Australian PM urges schools to re-open so parents can go back to work


Melbourne/Sydney (Reuters) – Australian Prime Minister Scott Morrison on Wednesday urged schools to reopen after Easter holidays so students did not lose a year of education and parents could work, as health authorities reiterated that schools were safe for children.

And as the government confirmed it wanted to introduce a mobile phone app that would help trace contacts of people who caught the coronavirus, a man was jailed for one month for repeatedly leaving hotel quarantine to visit his girlfriend.

Australia’s rate of new COVID-19 infections has held at levels much lower than other countries for weeks, as the country has implemented strict social distancing rules that have closed businesses and confined people to their homes.

While insisting the tough restrictions would be maintained for some time, Morrison urged teachers to return to classrooms across the country to join “great heroes” like medical staff and supermarket workers and keep the economy ticking over.

“If you’ve got a job in this economy, they’re essential jobs. I don’t care what the job is,” Morrison told 6PR radio.

“(Parents) need to keep going to work for the sake of the economy and their families. We need the schools to be able to support that.”

The International Monetary Fund expects Australia’s economy to contract 6.7% this year, and analysts have forecast the unemployment rate to hit double figures in coming months as the country slides towards its first recession in three decades.

To support the economy, the government has announced a A$320 billion ($205 billion) package, including $130 billion to help businesses keep staff.

Australia has reported around 6,400 cases of COVID-19, the disease caused by the new coronavirus, with the rate of daily increases in the low single digits for weeks although there have been a handful of new clusters over the past week.

The death toll rose to 63 on Wednesday after a woman in her 60s died.

Education Stand-off

Education is run by Australia’s state and territory governments, and they have switched to online teaching. Most states have school holidays this week though Victorian state students have returned to online learning.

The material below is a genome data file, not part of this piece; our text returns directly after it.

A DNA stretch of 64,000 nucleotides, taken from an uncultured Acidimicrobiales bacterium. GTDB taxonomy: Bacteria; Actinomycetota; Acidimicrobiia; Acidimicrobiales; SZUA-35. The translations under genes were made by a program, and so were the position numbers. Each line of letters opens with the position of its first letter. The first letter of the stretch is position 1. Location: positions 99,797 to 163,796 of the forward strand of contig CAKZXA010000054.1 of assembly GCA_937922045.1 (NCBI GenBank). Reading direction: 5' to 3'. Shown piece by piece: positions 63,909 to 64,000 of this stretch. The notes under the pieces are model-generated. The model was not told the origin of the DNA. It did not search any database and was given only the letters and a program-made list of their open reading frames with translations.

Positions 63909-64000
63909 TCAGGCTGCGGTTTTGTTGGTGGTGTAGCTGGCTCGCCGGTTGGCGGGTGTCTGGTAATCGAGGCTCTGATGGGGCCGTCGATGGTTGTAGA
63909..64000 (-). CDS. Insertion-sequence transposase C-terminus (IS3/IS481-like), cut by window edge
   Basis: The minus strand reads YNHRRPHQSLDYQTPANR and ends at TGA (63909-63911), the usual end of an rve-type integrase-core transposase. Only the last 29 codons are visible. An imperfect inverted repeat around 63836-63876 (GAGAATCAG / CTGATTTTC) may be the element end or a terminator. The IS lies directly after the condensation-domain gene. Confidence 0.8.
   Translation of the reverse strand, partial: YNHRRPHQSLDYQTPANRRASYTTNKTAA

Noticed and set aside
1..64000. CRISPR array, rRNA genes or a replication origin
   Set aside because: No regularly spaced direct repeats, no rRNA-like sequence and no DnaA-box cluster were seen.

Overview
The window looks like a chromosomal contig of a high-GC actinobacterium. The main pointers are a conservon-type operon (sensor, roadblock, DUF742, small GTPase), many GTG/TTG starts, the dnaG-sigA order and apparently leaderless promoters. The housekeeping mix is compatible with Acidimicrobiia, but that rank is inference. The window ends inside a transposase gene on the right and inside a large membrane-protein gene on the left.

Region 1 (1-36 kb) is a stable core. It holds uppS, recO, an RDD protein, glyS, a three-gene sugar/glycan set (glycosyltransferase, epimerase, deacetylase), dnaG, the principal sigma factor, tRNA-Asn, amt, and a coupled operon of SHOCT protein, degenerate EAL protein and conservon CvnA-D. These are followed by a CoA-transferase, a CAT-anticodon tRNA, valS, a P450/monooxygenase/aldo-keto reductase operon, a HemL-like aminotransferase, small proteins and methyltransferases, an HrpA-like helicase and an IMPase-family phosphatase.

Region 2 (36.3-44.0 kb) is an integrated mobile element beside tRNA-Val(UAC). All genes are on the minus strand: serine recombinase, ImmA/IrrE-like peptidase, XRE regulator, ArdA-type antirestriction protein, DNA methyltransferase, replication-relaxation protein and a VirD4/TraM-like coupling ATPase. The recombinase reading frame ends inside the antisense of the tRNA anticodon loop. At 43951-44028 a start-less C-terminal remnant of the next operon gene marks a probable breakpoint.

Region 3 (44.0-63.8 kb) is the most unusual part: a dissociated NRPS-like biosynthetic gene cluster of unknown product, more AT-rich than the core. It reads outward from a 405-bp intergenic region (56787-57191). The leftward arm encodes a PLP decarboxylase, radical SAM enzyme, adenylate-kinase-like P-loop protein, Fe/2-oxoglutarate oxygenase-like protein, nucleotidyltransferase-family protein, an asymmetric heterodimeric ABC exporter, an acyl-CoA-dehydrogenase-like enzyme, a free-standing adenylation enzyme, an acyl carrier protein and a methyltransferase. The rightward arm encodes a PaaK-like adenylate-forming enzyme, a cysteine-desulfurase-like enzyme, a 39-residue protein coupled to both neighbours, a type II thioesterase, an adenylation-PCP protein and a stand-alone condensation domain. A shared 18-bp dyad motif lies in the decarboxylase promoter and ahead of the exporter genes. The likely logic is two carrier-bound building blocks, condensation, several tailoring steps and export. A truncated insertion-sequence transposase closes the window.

Looking to convince sceptical state leaders, health officials will present a proposal to lower the risk at schools to the national cabinet meeting on Thursday, Deputy Chief Medical Officer Nick Coatsworth said.

“It’s the view of the Australian Health Protection Principal Committee that schools are safe places because of the low rates of transmission,” he said, noting that only 136 of Australia’s coronavirus infections were in people aged 5 to 18 years and there had not been large infection clusters in schools.

The Health Protection Principal Committee is comprised of the chief medical officer of each state and territory, and advises Australia’s national cabinet.

TRACKING APPMorrison has said Australia will need to expand coronavirus testing and increase the speed of contract tracing to limit any fresh outbreak.

The government hopes to roll-out within weeks a new app that would allow authorities see who users had been in close contact with, and to alert them if anyone nearby had contracted coronavirus.

The app would be optional, and Morrison said at least 40% of people would need to download it if it was to be useful.

The development of the app comes as Australia enforces its strict quarantine. Interstate travel is heavily restricted, and visitors have to spend 14 days in quarantine upon arrival.

On Wednesday, a man in Western Australia state became the first person to be jailed for failing to comply with the quarantine order, local media reported.

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